(Editor’s note—The following article is final installment of a three-part series on Japanese American caregivers. It was made possible through the MetLife Foundation Journalists in Aging Fellows program, a collaboration of New America Media and the Gerontological Society of America.)
By ELLEN ENDO, Rafu Contributing Writer
Recent statistics paint a bleak picture of the challenges facing family caregivers, particularly in the Japanese American community, the nation’s fastest aging population. The often inevitable decision of when, where and if to place an aging parent into a care facility is compounded by financial issues and cultural mores.
According to the United States Census 2010, one in five JAs is over age 65 (21.5 percent), compared to the general population (13 percent). As reported earlier in this series, Sansei Baby Boomers have become wedged between paying for college for their children and caring for an elder parent like the Spam between two layers of rice in a musubi. Increasingly, Sansei are confronted with their parents’ depleting resources and the prospect of leveraging their own retirement.
“It can be difficult for a family to deal with,” explains senior living advisor Lin Imamura Hammer. “Care needs can run well beyond the abilities and resources of family caregivers, yet they face the added pressure of cultural expectations that presume families will take care of their own forever.”
Hammer, a Yonsei (fourth-generation JA) has worked for A Place for Mom, a private referral service, for the past three years.
According to Hammer, two key issues have emerged in her efforts to help families find eldercare solutions. “The first is the growing number of seniors with dementia, Alzheimer’s or other diseases that affect memory. I speak to many families facing this, and it’s not only heartbreaking for families to watch their loved ones slip away, it’s stressful for everyone involved with their care.”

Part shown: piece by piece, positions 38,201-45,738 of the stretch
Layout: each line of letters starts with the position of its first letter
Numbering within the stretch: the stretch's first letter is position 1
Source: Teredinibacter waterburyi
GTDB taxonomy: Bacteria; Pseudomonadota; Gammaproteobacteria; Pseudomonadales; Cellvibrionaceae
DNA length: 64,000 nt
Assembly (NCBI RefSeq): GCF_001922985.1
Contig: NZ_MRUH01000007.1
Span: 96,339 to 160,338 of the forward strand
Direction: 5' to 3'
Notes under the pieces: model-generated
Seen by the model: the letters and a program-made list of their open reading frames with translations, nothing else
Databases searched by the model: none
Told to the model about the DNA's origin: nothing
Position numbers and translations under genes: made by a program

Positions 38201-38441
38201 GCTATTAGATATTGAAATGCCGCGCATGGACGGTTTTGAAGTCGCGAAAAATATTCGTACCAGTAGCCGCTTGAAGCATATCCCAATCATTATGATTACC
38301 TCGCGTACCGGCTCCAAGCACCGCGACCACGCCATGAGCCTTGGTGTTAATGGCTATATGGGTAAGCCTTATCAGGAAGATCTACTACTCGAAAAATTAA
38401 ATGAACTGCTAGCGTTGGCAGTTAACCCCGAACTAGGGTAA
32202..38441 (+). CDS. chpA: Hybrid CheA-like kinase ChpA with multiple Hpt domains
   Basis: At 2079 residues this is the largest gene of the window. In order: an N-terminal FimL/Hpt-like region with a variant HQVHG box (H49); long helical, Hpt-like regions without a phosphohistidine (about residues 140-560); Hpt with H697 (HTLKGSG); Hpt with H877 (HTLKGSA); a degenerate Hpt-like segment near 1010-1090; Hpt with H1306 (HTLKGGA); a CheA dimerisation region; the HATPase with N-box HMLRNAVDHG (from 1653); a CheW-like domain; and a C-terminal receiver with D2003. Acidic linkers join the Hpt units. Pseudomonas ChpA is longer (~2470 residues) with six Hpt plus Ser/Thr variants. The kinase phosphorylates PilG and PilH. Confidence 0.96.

Often the elder is physically fit, Hammer points out, but the mind is slowly fading. “Wandering, agitation and the loss of the ability to perform basic tasks can happen over time or quickly…and can require having someone with them 24/7.
“The second issue is financial. As people are living longer, many are outliving their retirement and don’t have the money to cover the cost of their care when they can no longer live alone. Many adult children are finding themselves dipping into their own retirement savings to help cover the costs of caring for their parents – whether that’s to cover in-home care services or an assisted living community,” Hammer says.
She points that there are many things to consider when choosing a place for a loved one, including an assessment of the person’s needs and preferences to determine what environment may be best.
“For example, a person who may not have memory issues but has significant mobility problems may be a better candidate for a residential care home (RCH), where there are generally only six people in a large home and there is less square footage to navigate. To get to the dining area may be a matter of a few steps versus long hallways. Many of the RCH administrators are very accommodating and will often try to have culturally diverse menus as well,” Hammer states.
“(On the other hand), if a person has memory issues and is prone to wandering, a secure environment with relevant memory therapy programs will be required.” Hammer says that social tendencies and hobbies should also be considered. “If Mom or Dad is an avid gardener, I (would) look for a place that has a garden area for residents. Or maybe mahjong is their passion. I would inquire to see if there are other players so Mom or Dad can join the group.”
Her first glimpse into the world of eldercare occurred at age 14. As part of a community involvement project, her youth group visited residents of a well-known Japanese American nursing facility. “Their faces would light up when we visited,” she recalls.